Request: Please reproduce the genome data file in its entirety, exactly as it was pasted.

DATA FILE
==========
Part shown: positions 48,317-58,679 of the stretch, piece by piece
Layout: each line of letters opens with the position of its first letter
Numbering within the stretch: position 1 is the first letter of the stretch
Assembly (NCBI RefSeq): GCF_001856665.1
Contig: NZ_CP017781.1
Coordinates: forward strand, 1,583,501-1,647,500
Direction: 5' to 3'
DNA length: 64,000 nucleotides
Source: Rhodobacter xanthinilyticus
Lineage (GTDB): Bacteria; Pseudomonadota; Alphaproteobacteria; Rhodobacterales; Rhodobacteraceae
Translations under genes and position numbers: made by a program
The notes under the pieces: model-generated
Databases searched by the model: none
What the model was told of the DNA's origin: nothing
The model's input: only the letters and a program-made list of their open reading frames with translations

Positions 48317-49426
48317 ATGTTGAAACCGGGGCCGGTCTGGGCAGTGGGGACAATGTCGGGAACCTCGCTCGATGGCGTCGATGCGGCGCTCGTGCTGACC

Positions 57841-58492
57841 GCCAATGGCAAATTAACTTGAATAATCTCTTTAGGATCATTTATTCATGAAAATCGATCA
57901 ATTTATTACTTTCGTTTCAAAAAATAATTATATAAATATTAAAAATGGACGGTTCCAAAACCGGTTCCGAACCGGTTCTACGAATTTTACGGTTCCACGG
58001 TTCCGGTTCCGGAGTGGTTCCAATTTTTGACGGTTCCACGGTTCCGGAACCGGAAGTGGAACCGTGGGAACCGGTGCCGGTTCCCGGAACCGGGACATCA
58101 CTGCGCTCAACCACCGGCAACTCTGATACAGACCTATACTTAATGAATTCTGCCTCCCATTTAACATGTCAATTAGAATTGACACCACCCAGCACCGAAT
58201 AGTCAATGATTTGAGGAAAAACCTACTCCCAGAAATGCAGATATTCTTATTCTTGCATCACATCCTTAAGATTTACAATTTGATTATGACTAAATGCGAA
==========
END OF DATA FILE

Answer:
Part shown: positions 48,317-58,679 of the stretch, piece by piece
Layout: each line of letters opens with the position of its first letter
Numbering within the stretch: position 1 is the first letter of the stretch
Assembly (NCBI RefSeq): GCF_001856665.1
Contig: NZ_CP017781.1
Coordinates: forward strand, 1,583,501-1,647,500
Direction: 5' to 3'
DNA length: 64,000 nucleotides
Source: Rhodobacter xanthinilyticus
Lineage (GTDB): Bacteria; Pseudomonadota; Alphaproteobacteria; Rhodobacterales; Rhodobacteraceae
Translations under genes and position numbers: made by a program
The notes under the pieces: model-generated
Databases searched by the model: none
What the model was told of the DNA's origin: nothing
The model's input: only the letters and a program-made list of their open reading frames with translations

Positions 48317-49426
48317 ATGTTGAAACCGGGGCCGGTCTGGGCAGTGGGGACAATGTCGGGAACCTCGCTCGATGGCGTCGATGCGGCGCTCGTGCTGACC

Positions 57841-58492
57841 GCCAATGGCAAATTAACTTGAATAATCTCTTTAGGATCATTTATTCATGAAAATCGATCA
57901 ATTTATTACTTTCGTTTCAAAAAATAATTATATAAATATTAAAAATGGACGGTTCCAAAACCGGTTCCGAACCGGTTCTACGAATTTTACGGTTCCACGG
58001 TTCCGGTTCCGGAGTGGTTCCAATTTTTGACGGTTCCACGGTTCCGGAACCGGAAGTGGAACCGTGGGAACCGGTGCCGGTTCCCGGAACCGGGACATCA
58101 CTGCGCTCAACCACCGGCAACTCTGATACAGACCTATACTTAATGAATTCTGCCTCCCATTTAACATGTCAATTAGAATTGACACCACCCAGCACCGAAT
58201 AGTCAATGATTTGAGGAAAAACCTACTCCCAGAAATGCAGATATTCTTATTCTTGCATCACATCCTTAAGATTTACAATTTGATTATGACTAAATGCGAA